Love and scandal are the best sweeteners of tea. —Henry Fielding

18 November 2007

Ryan Gosling and the Blow-up Doll

Craig Gillespie's Lars and the Real Girl is—dare I say it?—a heartwarming film about a boy who deludes himself into believing that an anatomically correct and very life-like sex doll is his disabled girlfriend whom he met over the internet. I liked this film. It's funny and sweet and has a couple of really great scenes. It's blackly humorous and resists being sentimental with all its might. It doesn't really succeed at this last goal, but it tries very hard and for that I give it lots of credit. The actors are wonderful: Ryan Gosling, Emily Mortimer, Paul Schneider (a new favorite of mine), and the always dependable and excellent Patricia Clarkson. It's, as you might imagine, a very cleverly written piece of work, penned by former "Six Feet Under" scribe Nancy Oliver.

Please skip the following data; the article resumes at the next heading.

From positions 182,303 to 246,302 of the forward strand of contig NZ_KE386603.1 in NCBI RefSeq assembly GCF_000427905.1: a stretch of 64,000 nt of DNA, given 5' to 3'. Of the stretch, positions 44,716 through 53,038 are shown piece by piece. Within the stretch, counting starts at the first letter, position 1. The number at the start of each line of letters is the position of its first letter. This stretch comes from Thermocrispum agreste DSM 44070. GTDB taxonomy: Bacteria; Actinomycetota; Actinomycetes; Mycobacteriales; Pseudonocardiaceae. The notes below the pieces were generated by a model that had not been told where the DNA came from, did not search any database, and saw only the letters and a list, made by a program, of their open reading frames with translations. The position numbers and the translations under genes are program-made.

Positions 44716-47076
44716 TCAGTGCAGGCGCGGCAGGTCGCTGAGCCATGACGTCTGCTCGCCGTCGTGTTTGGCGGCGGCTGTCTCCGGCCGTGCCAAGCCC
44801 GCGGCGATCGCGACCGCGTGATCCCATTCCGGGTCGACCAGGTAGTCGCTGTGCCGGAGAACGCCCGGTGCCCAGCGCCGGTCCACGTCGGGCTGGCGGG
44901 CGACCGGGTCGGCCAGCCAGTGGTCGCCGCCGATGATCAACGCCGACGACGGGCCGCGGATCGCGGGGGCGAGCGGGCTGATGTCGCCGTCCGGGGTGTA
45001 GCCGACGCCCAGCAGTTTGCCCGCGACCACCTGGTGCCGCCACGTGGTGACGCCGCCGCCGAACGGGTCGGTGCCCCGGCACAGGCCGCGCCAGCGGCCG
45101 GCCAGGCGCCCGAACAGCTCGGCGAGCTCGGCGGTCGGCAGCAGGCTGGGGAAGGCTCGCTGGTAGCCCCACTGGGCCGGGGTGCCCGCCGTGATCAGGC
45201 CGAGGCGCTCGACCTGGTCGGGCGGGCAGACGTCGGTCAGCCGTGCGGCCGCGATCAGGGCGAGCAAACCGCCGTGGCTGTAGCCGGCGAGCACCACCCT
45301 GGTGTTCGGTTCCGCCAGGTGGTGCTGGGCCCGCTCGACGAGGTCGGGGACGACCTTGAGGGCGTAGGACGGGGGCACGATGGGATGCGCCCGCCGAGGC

And finally the film is about growing up, letting go of our fears of being children, and what it means to become a man. A passage from I Corinthians read near the end of the film was a perfect fit and I thought it resonated nicely:
When I was a child, I spake as a child, I understood as a child, I thought as a child: but when I became a man, I put away childish things.

If I think about the film too hard, though, the whole thing becomes a little sinister. This boy creates a woman for himself in order to escape dealing with his family, sex and growing up. In a sense, he is always in control of this phony woman. Still, Lars and the Real Girl is really sweet and the performances and very smart script make it worth seeing. Gillespie handles the comedy deftly, and it finally becomes rather difficult not to feel some affection for the doll. She means so much to him and we become so fond of him, that is difficult to resist.